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Book author Claude Bouchard recently ran into some pissed tweeters who made him second guess his “too social” approach to Twitter.
The backlash was prompted by Claude sending a bunch of greetings to several people, about 23 tweets within just a few minutes that read “May your Sunday ROCK!”
This apparently infuriated some of his followers and they let him know it. Most of the feedback was similar, requesting that Claude greet people all at once or privately and without hogging timelines.
Claude mocked the complaints:
“Heartless bastards that we are, we were cluttering this poor soul’s timeline with our useless sociability which obviously led me to the question, ‘Am I too social on social media?'”
Too social? No. Annoying? Kinda-sorta-yea.
Anyone that uses Twitter knows that when several tweets flood your timeline, it can be annoying and frankly obnoxious. The same is true for any social platform, especially when the messages are repetitive. Imagine seeing 23 instant messages, emails, or text messages coming all at once that aren’t even addressed to you.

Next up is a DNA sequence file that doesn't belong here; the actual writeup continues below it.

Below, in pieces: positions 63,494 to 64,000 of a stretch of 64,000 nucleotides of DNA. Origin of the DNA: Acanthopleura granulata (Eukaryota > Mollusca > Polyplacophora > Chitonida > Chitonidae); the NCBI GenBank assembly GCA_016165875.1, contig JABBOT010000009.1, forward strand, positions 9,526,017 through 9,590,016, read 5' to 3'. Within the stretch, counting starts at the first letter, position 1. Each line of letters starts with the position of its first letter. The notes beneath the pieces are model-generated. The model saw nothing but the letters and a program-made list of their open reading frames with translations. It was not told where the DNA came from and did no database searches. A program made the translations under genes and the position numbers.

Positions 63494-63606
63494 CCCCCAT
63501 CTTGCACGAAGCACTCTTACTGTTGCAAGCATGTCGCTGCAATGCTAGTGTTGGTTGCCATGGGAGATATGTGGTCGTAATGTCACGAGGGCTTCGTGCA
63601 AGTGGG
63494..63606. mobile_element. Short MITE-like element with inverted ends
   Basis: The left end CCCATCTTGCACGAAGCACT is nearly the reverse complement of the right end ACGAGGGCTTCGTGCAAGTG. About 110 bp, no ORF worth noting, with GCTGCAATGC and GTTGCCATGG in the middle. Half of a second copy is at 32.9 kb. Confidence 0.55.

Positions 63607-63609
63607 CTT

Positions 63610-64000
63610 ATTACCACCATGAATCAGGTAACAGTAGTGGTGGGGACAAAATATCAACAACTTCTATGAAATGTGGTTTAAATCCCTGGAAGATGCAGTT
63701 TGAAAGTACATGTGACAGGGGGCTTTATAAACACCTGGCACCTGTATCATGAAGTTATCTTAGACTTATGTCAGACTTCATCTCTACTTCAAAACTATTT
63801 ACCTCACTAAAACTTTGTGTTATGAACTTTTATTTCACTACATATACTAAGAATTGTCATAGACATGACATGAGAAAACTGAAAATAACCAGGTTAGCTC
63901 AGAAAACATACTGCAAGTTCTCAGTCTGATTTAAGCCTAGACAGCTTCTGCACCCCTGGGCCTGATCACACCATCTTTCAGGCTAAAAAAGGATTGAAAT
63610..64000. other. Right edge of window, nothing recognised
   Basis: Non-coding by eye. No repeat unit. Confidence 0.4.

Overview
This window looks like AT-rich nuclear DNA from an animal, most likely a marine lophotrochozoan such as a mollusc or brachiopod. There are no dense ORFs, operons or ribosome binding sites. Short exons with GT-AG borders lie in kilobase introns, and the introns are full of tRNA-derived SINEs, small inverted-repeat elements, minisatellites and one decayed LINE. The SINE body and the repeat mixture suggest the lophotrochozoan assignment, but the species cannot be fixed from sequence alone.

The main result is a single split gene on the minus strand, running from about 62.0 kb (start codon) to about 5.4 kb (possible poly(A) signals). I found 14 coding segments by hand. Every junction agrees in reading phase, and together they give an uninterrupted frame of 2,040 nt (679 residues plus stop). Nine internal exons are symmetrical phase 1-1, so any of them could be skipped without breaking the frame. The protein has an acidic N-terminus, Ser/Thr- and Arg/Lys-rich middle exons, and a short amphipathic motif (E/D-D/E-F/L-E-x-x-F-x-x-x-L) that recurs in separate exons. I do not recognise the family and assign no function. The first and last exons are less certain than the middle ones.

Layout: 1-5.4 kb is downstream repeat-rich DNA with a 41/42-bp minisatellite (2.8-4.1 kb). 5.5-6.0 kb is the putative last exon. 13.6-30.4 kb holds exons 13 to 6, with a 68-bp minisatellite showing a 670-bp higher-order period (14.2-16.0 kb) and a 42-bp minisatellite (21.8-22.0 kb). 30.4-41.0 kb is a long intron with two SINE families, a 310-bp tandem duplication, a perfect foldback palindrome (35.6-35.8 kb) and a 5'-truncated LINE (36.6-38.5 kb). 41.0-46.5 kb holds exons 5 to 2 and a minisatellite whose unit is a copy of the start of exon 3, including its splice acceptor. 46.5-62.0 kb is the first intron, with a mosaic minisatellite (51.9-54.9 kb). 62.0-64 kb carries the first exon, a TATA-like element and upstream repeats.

My reaction: “Wtf!?!? Block! Asshole.”
When I first joined the Twitter in 2009, I immediately began taking notes from the people I was following:
- I liked knowing they were human.
- I didn’t like when they overwhelmed me with updates.
Be sociable. Be considerate.
For three years the sentiments above have not changed. Keeping my own preferences in mind helps me to realize how I want my brand to be seen by others on Twitter. I want people to know we are human, so we thank people for retweets and mentions and respond to almost everything — even some of the nutjobs because it’s fun. We’ll even strike random conversations, greet everyone on holidays, etc.
However, overwhelming our Twitter friends (no I will not call them tweeps) is always a concern as we admittedly tweet frequently. We regularly push out tweets from our blog in addition to posting content from other interesting sites but try to be courteous by keeping the noise as low as possible. We’ll tweet individuals directly, e.g: “@james, hope you have a great weekend!” which is technically “public” but not visible on everyone’s timeline. Alternatively, we’ll greet people all at once, e.g: “Have a great weekend, @james, @bonquisha, @tammy, @blueivycarter!” and then chill for a while.
The bottomline is, there’s absolutely no reason to be a pest when you’re simply “trying to show appreciation.” You might as well be spam. This is not social, just annoying as hell.